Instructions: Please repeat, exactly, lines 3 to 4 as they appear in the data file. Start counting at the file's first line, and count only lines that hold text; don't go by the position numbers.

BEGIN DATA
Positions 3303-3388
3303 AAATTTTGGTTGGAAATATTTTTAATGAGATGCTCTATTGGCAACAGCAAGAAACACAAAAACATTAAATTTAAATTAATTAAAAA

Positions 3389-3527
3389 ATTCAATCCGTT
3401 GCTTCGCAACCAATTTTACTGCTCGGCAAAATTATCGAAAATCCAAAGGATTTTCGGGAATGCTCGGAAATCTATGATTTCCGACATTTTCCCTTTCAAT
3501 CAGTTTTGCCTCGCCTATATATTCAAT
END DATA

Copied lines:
Positions 3389-3527
3389 ATTCAATCCGTT